What Steps to Take if You Are Having Problems with Alcohol or...

What Steps to Take if You Are Having Problems with Alcohol or Other Drugs


What steps can you take if you are having problems with alcohol and other drugs?

Most people will immediately think of the 12 steps when asked such a question, but I do not believe that those offer an immediate answer to the problem of addiction.  Maybe they work for some people when they are still in a drunken stupor, but for me, I needed more help than what could provide me with at the time.

My first step was to ask for help, and that led to inpatient rehab.

Because that worked for me and I am now over a decade clean and sober, I would recommend the same for other people:

Your first step is to ask for help, and to ask for help in getting professional treatment services.

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This is a bold step for some people to take because the idea that they are completely out of control and that they can no longer maintain a healthy life is  a damaging blow to the ego.  It takes courage to admit that you need substance abuse help.  It is not an easy thing to fess up to.

So this is an act of surrender and it is similar to the first step in AA but I would recommend that when you do this, you ask for help, and that you focus on getting help from an inpatient rehab of some sort.  That is what worked for me and so that is what I recommend to you.  Understand too that if you do go to inpatient treatment, it is very likely that you will be exposed to AA and NA meetings while you are there anyway.  So if you believe the solution to be in the program of AA, then I would still recommend that you get professional help as your first step.

Now what is your second step at this point?  Follow through.  Always follow through.  You asked for help, and someone directed you to a rehab or some other professional service that is designed to help you with your drug or alcohol problem.  Now your next step at this point is to follow through with the suggestions and actually do the work involved.

Yes, getting clean and sober takes work.  It is easy to just continue to self medicate with your drug of choice.  That is the easy, natural path for any addict or alcoholic to follow.  But to actually make the huge change in your life that requires you to learn a new way to live, to stop using drugs every day and to have the courage to face a new reality–that takes real guts.  Most people will go through a huge amount of pain due to their addiction before they become willing to change.  It takes courage to realize that you are at a bottom, and that you have to take a long hard look at your life and at yourself.  Most are not willing to do this.  Surrender is rare.  When it happens, embrace it, go with it, use it to get yourself into treatment.  This is how healing starts.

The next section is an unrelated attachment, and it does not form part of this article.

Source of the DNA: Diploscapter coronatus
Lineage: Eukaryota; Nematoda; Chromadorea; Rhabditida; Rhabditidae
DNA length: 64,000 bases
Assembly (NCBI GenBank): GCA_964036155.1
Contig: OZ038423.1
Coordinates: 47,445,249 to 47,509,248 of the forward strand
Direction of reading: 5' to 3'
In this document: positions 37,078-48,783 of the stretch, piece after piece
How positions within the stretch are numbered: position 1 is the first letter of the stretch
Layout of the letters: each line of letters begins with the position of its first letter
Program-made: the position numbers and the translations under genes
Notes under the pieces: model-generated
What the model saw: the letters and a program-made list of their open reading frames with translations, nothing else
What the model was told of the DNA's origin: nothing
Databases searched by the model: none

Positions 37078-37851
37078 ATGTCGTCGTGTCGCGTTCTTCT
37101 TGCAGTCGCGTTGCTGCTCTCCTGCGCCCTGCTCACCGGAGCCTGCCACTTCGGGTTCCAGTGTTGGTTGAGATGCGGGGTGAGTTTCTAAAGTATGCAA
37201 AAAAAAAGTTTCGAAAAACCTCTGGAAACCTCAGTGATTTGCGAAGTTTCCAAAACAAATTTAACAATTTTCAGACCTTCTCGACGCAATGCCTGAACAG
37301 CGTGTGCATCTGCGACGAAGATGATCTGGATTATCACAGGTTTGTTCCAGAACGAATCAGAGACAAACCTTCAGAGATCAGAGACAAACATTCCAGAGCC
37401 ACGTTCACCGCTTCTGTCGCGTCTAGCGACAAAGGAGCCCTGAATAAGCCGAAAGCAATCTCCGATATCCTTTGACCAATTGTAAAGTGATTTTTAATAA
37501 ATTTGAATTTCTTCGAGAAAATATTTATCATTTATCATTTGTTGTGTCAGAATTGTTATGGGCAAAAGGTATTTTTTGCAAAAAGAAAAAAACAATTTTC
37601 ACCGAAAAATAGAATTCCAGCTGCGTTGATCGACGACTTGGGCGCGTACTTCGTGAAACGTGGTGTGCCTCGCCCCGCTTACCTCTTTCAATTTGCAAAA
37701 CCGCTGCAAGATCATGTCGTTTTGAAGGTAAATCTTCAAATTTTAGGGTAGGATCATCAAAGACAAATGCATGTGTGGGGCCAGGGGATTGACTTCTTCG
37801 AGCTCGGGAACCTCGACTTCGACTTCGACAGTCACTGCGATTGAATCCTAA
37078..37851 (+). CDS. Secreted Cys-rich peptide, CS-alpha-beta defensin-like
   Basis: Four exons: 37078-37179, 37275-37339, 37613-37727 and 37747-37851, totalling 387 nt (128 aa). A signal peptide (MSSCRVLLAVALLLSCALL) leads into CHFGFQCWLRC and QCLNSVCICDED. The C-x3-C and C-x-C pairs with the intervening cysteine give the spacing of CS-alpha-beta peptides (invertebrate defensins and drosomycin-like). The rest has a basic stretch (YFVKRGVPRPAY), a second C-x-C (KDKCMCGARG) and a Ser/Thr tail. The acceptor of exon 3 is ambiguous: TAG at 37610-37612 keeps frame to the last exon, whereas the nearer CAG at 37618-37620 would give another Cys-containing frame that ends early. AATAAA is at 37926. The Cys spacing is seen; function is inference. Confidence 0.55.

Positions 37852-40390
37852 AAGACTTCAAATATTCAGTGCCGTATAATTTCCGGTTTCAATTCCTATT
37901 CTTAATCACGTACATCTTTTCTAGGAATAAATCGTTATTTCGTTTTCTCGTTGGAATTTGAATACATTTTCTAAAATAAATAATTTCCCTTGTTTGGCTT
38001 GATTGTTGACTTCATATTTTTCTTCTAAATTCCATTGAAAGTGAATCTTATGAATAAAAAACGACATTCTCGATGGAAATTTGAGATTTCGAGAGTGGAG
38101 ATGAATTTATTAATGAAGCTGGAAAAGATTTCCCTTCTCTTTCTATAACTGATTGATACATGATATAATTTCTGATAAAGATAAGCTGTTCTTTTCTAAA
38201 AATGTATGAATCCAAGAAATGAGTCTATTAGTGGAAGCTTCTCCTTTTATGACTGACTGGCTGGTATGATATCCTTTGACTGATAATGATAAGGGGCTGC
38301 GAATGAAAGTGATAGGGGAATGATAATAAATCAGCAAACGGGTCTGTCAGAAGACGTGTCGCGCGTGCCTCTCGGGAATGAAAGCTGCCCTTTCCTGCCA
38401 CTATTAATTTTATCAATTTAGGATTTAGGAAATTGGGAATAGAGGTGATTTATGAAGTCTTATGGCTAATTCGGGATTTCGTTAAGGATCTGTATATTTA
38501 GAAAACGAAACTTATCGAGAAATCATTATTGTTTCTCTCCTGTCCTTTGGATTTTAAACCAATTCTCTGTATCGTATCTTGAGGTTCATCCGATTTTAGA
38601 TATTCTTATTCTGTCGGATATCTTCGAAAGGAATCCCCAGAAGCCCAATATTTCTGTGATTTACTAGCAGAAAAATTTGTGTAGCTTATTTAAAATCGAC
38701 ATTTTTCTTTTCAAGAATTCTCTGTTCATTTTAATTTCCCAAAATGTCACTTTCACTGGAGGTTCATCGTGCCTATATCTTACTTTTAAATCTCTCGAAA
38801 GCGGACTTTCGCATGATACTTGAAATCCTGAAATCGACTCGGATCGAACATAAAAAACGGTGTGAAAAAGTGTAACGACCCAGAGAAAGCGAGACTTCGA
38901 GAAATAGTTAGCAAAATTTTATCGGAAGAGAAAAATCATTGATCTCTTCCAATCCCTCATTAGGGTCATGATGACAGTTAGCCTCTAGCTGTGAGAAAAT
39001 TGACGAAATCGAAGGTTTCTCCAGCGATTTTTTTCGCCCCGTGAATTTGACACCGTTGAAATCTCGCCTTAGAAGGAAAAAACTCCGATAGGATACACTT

Now if you have already surrendered and then you asked for help and finally ended up in treatment, you are not quite “there” yet.  In fact, the real trick is that you will never really get “there,” and this should dictate how you live your life from here on out.

And how is that?  How should you continue to live in recovery, after you have walked out of rehab?  Let’s see:

* Your main priority in life is always abstinence from drugs and alcohol. This is #1 in your life, above all else.  It is your most important truth.  That you abstain from drugs and alcohol, every day.  No exceptions.  Nothing is more important, ever.

* That your second priority in life is to use your sobriety as a platform for personal growth. “Is sitting in AA meetings every day helping me to grow?”  Some will say “yes,” others will realize the answer is “no.”  Don’t just take the usual steps in recovery if they do not serve you.  I quit going to meetings almost a decade ago because they were such a poor use of my time.  I spend that time doing other things now, and it is not just watching cartoons.  I still connect with others in recovery and do meaningful work every day.

* That your third priority in life is to your own health. Treat your life as an experiment in holistic health and growth.  Always strive for better health, in all areas of your life.  Recovery is a return to better health by quitting the drugs and alcohol, but it should not stop there, and therefore you should be trying to achieve better health in ALL areas of your life.

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